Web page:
Workshop: Migration Data and Models for a Better World
The Max Planck Institute for Demographic Research (MPIDR) organizes a workshop on migration data and models, at the annual meeting of the American Sociological Association in New York City on August 9th, 2019, 1-5pm.
Migration plays a central role in population processes, becoming an increasingly important component of social, economic and political change across the globe. Given its often unjust causes and socially transformative consequences to origin and destination communities alike, migration continues to demand the scholarly attention of sociologists, especially those invested in overcoming social injustices. However, despite the growing importance of migration phenomena, migration data remain expensive and difficult to collect. Different institutions use different definitions to meet their various needs, and time after time difficulties in comparing data across context limit wider understanding.
The goal of this preconference is to facilitate a conversation about improving migration data by bringing sociologists familiar with the conceptual pitfalls of migration research together with two groups: (1) data scientists with strategies for inferring migration from new forms of digital data and (2) representatives from international organizations with specific needs for particular kinds of migration estimates.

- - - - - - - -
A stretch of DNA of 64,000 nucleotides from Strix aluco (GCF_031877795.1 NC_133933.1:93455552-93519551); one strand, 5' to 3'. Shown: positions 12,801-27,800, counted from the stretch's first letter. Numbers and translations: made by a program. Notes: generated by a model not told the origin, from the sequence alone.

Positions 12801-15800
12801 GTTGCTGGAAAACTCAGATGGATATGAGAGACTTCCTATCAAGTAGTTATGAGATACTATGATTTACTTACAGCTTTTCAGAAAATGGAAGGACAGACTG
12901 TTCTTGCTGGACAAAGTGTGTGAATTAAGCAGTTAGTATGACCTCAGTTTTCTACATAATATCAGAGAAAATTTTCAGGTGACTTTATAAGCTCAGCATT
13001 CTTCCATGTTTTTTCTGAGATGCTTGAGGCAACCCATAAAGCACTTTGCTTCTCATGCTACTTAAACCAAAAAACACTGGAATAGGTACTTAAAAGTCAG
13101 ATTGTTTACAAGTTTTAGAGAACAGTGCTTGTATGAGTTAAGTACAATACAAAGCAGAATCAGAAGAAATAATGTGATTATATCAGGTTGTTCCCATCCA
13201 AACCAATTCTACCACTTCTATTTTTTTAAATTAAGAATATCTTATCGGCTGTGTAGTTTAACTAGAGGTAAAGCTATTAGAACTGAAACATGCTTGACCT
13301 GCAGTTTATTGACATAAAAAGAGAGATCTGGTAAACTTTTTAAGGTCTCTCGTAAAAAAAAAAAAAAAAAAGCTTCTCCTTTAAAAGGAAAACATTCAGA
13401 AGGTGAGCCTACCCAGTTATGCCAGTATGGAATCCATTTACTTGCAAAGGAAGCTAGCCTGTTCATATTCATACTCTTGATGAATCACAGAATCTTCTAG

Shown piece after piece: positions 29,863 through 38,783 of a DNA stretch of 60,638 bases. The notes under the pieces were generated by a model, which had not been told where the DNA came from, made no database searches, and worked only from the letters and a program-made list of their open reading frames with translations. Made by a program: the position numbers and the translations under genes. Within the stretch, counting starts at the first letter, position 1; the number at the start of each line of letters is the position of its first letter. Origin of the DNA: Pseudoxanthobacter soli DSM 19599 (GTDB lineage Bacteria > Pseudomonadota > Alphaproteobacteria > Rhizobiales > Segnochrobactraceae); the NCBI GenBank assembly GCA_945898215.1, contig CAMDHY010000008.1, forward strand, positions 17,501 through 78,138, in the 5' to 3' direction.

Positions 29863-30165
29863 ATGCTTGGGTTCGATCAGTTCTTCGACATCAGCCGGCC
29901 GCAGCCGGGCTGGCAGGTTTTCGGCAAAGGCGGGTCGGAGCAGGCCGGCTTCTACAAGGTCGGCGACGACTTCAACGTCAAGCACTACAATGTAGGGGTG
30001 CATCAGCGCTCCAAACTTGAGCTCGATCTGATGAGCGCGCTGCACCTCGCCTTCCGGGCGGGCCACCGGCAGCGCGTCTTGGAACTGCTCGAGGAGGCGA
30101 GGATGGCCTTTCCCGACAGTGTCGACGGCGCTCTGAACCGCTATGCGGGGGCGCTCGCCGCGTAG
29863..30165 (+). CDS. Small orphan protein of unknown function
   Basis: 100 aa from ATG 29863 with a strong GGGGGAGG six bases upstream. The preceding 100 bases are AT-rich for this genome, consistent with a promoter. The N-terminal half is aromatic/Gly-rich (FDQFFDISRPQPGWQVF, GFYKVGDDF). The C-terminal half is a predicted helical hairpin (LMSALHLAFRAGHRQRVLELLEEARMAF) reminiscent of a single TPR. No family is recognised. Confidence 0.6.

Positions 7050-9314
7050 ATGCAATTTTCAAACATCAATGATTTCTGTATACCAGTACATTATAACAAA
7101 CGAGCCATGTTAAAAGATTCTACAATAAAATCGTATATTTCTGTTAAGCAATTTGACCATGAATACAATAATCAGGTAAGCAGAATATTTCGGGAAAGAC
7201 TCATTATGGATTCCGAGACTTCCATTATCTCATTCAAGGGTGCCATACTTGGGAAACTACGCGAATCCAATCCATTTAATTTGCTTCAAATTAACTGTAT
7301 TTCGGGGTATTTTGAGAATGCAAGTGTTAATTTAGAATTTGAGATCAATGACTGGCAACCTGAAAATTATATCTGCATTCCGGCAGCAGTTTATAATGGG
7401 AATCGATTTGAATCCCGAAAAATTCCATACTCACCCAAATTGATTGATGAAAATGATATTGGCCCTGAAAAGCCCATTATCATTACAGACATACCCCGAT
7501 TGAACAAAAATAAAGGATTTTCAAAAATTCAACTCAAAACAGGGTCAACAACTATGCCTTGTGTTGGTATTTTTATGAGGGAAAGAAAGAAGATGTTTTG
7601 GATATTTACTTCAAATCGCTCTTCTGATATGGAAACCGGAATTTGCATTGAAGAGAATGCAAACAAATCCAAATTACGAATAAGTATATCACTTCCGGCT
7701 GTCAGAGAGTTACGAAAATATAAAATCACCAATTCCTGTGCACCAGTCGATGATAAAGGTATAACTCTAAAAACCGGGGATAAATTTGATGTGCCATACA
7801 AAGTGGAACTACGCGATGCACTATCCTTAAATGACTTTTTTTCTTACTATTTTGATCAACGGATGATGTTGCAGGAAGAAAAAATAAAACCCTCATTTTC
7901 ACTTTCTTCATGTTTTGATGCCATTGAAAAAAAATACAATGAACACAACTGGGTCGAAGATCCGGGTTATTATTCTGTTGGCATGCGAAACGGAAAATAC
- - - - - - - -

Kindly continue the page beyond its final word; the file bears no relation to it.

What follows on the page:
This interdisciplinary conversation will be organized around three substantive issues in migration data and measurement. First, there is a need for data than can improve the lives of migrants. Understanding the conditions migrants face is a key priority of the UN’s Global Compact on Migration. Second, there is a need to better understand the uses of migration data by governments and the salience of migration data to the public. Preventing distorted views that may lead to unjust immigration restrictions or violence against migrants requires research into how data are interpreted and shared. Third, there is a need for comprehensive tools for comparing different kinds of migration data. Sociologists, in particular, can help international organizations and data scientists decide how to prioritize the types of data that are most useful to understand societal processes and migration.
Those who are interested in attending the workshop must register using the registration page for the conference via the ASA membership portal. For questions, comments, or suggestions please contact Yuan Hsiao (yahsiao [at] uw.edu)